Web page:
But while Kilimanjaro may be the highest peak in Africa, where does it rank amongst the world’s highest mountains. The answer is, I’m afraid, not that high at all. Indeed, given that the individual peaks in the Himalayas and the neighbouring Karakoram and other central Asian ranges account for all the top 100, and that lofty Aconcagua in the Andes only comes in at a lowly 189th according to one source, you probably won’t be surprised when I tell you that Mount Kilimanjaro doesn’t even rank in the top 200(!) of the world’s highest mountains.
Given the different ways that people measure a mountain, and that people have different ideas as to what is a mountain and what is a peak (ie a second summit on the same mountain, such as Mawenzi on Kilimanjaro), it’s actually quite difficult to determine where exactly Kilimanjaro comes in the list of the world’s highest mountains; the best guess we can come up with is position 234. But this, of course, is open to debate. For example, Jill Neate’s book “High Asia: An Illustrated History of the 7,000 Metre Peaks” , lists no less than 400 peaks between 7000 and 8000 metres – which obviously means that Kilimanjaro wouldn’t even feature in the top 500 if we were to use her definitions and measurements.
So far, so bad for those of you who thought that by conquering Africa’s highest mountain you’d also conquered one of the world’s highest mountains too. But don’t despair just yet: for as we said above, there are many ways of measuring altitudes and the height of a mountain. For while Everest and co may be the highest mountains above sea level, they are not usually the highest mountains above the surrounding terrain. By this measurement, Mount McKinley, Nanga Parbat and, yes, Kilimanjaro, are said to be the highest – though with no precise definition of what the grounde level should be, there is no way of accurately deciding which of these is the highest of them all.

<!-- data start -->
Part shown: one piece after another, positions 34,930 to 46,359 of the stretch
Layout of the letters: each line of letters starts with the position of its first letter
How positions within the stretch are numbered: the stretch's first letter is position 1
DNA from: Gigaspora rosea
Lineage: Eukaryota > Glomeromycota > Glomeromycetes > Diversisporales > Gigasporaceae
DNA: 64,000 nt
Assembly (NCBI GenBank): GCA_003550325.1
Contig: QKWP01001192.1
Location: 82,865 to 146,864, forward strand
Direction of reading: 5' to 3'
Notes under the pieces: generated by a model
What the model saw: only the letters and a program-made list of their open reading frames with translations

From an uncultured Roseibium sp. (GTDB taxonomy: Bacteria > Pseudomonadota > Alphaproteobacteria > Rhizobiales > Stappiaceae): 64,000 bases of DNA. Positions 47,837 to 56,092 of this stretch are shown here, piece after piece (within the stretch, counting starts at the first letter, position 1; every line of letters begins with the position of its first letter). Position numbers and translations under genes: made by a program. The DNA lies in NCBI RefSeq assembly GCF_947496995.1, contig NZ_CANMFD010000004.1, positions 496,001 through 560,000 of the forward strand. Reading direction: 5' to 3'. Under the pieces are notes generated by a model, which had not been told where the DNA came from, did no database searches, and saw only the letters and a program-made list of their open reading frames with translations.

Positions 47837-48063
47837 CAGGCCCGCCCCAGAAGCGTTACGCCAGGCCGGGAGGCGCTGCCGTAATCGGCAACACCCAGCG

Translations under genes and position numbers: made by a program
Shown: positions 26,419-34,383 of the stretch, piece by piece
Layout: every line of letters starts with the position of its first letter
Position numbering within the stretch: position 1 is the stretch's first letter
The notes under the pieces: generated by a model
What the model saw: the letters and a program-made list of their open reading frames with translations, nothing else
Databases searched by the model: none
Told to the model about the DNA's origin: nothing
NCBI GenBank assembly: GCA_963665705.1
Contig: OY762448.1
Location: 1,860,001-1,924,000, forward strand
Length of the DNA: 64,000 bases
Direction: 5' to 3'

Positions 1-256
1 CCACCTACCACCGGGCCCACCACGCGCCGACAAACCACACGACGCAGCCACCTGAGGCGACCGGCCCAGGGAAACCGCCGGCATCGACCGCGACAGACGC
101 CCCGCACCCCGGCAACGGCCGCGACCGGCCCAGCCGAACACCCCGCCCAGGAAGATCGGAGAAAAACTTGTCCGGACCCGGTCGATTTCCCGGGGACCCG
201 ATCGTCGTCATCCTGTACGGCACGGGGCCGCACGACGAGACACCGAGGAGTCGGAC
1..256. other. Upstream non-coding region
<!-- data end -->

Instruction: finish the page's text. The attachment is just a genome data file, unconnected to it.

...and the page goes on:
What is more certain is Kilimanjaro claim to be the tallest free-standing mountain in the world (ie one that is not part of a mountain range: Nanga Parbat is at the western end of the Himalaya range, while McKinley is part of the Alaska range). And this, we think, is very important. For while Everest and her neighbours may be a couple of kilometres taller than Kili, because they’re surrounded by peaks that are almost as high they look somewhat less impressive because of it; while Kilimanjaro stands all by itself in the middle of the East African plain, it’s nearest neighbour, Mount Meru, over 60km away and, at 4566m, over a kilometre shorter too.
And with beautiful cloud forest bearding its lower slopes and a crown of snow at the summit, no mountain, in this author’s humble opinion, is more magnificent than the Roof of Africa.
New guidebook now in the shops
Posted 14 March 2014
The latest edition of our bestselling guide to climbing Africa’s highest mountain is now in the shops in the UK and should be with Amazon and other US outlets by the middle of next week. This fourth edition has been completely updated but still includes all the information that anyone looking to climb the Roof of Africa would want.
As always, the book contains everything you need to take you from your sofa to the summit, including a comprehensive reviews of all the major trekking agencies both in Tanzania and abroad; details on what to pack for the mountain, how to get fit for the mountain and how to prepare for your climb; a study in how to get to northern Tanzania, and a comprehensive guide to the towns and cities that will be your base before and after your climb; plus, of course, a thorough look at the mountain itself, its geology, history, flora and fauna, plus in-depth descriptions of all the routes.